The famous and nutritious dish available during the Muslim holy month of Ramadan will soon get the Hyderabadi tag akin to Darjeeling Tea, Banarasi Silk and Tirupati Laddu.
Once the Geographical Indicator (GI) tag is granted, Haleem makers outside Hyderabad will not be able to sell their product as Hyderabadi Haleem and even those within the city can claim the GI tag only if they meet the quality standards.
"We are hopeful of getting the GI tag before the end of this Ramadan as we have qualified for the same," said S Ravi, patent manager and Intellectual Property consultant of Adhikari IP Consultants.
According to Ravi, who filed the application on behalf of the Haleem Makers' Association of Hyderabad, the GI Registry of India office in Chennai carried an advertisement in its journal calling for objections, if any.
"Since no objections were filed during the given time which ended August 29 we have qualified for the GI tag," said Ravi.
The GI tag is granted under GI Act 1999 to protect traditional products. It is different from trade mark which is granted to individual companies.
The consultant said the members of Haleem Makers' Association or any other Haleem maker in Hyderabad can claim GI tag only if they fulfill the quality requirements.
"There are six quality measures right from procurement of the ingredients to the 12-hour cooking process," he pointed out.
It can be called Hyderabadi Haleem only if the maker follows the prescribed standards. "For example, it has to be goat meat, cooked in pure ghee and the cooking has to be done over firewood for 12 hours. You can't cook on gas and claim the GI tag," said association president Mohammed Abdul Majeed.
Majeed, whose Pista House food joint is the largest Haleem maker in Hyderabad, hopes that the GI tag would help protect the popular dish. "We filed for GI tag as we felt the need to check the misuse of the name Hyderabadi Haleem. People in other places are making the dish in this name without even following the basic quality standards," said Majeed.
"It is very difficult to make other Haleem makers understand its importance," said Majeed, who has 246 outlets in Hyderabad selling the mouth-watering dish.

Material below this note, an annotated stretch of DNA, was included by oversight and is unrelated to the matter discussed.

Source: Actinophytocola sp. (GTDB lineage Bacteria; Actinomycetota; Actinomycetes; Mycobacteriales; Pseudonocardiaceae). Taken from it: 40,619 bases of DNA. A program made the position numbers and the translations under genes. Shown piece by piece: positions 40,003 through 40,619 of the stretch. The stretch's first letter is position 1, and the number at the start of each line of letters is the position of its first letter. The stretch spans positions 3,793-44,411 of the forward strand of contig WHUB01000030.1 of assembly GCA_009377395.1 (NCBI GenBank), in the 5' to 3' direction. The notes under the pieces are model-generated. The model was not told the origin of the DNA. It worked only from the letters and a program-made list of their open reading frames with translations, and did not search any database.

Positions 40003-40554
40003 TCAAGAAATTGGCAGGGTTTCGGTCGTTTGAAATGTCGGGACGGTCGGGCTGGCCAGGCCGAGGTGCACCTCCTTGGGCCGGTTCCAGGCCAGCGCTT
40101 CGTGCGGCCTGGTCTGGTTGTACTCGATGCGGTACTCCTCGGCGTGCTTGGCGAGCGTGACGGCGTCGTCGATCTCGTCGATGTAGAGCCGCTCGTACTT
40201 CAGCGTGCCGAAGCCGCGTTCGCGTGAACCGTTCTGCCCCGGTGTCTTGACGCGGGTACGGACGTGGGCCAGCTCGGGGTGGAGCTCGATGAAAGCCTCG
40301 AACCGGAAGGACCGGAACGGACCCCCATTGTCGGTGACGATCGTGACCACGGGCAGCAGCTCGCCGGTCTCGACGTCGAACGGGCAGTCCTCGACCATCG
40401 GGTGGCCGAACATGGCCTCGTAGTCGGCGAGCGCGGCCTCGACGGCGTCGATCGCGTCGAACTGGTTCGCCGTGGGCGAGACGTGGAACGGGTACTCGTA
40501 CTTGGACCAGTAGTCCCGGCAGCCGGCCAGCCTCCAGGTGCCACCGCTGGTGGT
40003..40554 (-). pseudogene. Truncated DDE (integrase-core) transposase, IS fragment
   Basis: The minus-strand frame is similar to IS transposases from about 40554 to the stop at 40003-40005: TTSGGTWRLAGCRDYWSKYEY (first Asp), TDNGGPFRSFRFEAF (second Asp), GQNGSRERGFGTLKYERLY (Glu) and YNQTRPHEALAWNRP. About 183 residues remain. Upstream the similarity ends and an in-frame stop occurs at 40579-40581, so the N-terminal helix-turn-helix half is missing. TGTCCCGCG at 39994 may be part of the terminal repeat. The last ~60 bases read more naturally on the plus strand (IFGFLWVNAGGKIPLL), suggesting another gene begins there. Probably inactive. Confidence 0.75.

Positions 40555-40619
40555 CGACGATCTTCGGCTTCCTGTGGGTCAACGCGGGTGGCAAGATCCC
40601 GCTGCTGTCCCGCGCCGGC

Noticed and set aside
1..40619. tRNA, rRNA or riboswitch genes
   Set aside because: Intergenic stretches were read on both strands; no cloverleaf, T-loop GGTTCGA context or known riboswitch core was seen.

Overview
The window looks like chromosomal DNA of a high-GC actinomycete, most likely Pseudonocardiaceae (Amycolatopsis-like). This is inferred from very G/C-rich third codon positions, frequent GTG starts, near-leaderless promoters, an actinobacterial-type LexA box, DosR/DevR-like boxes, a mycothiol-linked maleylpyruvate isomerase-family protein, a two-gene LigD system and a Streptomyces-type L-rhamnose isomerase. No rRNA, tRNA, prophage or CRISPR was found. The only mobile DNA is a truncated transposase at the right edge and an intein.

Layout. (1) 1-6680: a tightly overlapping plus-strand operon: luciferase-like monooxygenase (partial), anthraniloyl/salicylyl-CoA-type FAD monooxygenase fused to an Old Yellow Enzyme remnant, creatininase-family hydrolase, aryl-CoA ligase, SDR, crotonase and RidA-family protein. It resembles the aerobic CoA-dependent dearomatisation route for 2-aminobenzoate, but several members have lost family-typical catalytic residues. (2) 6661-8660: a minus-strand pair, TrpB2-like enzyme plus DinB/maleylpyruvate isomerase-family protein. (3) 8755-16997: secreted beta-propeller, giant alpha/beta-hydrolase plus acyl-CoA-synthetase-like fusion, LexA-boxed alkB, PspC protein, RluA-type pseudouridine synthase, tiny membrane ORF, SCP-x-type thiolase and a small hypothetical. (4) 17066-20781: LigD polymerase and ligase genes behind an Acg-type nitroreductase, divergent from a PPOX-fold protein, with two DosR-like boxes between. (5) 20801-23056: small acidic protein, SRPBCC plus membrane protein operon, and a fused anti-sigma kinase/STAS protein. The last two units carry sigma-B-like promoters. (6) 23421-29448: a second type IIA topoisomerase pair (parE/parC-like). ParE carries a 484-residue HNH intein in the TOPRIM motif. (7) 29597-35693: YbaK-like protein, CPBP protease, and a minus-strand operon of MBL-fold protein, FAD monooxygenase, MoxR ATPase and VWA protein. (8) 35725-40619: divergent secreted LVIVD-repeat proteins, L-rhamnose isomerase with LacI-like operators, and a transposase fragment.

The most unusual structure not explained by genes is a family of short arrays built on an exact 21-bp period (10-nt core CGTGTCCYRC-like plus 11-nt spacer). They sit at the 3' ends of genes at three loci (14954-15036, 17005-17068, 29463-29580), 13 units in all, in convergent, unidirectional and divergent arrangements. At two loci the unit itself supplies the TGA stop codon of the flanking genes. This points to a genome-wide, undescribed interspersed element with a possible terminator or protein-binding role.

Pista House this year tied up with leading transport company Gati to make Haleem available in all major cities in India and even in the Gulf countries.
Haleem, with ghee, meat and wheat flour as its main ingredients, is as popular in Hyderabad as the famous Biryani. For many, Ramadan is incomplete without Haleem. Even the non-Muslims relish it at thousands of hotels and eateries across the city.
It is estimated that during Ramadan, the eateries in Hyderabad sell Haleem worth Rs.one billion. The dish is available in a number of varieties like beef, mutton, chicken and dry fruits with different other ingredients. There is also a vegetarian Haleem.
Available in a price range from Rs.35 to Rs.80 per plate, Haleem is preferred by Muslims to break roza or the traditional dawn-to-dusk fast. In the centuries-old markets around the historic Charminar and in the rest of the city, the tandoor (brick kiln) in front of every hotel is a common sight during the holy month.
Chefs and their assistants stand for hours around the huge cauldrons placed on the kilns to prepare the dish through a painstaking process.
Originally an Arabic dish, made of meat, wheat flour, spices and ghee, it is said to have come to Hyderabad during the Mughal period via Iran and Afghanistan.
Irani Haleem, made by dozens of Irani restaurants here, stands out in its taste and is claimed to be the real Haleem by its makers.
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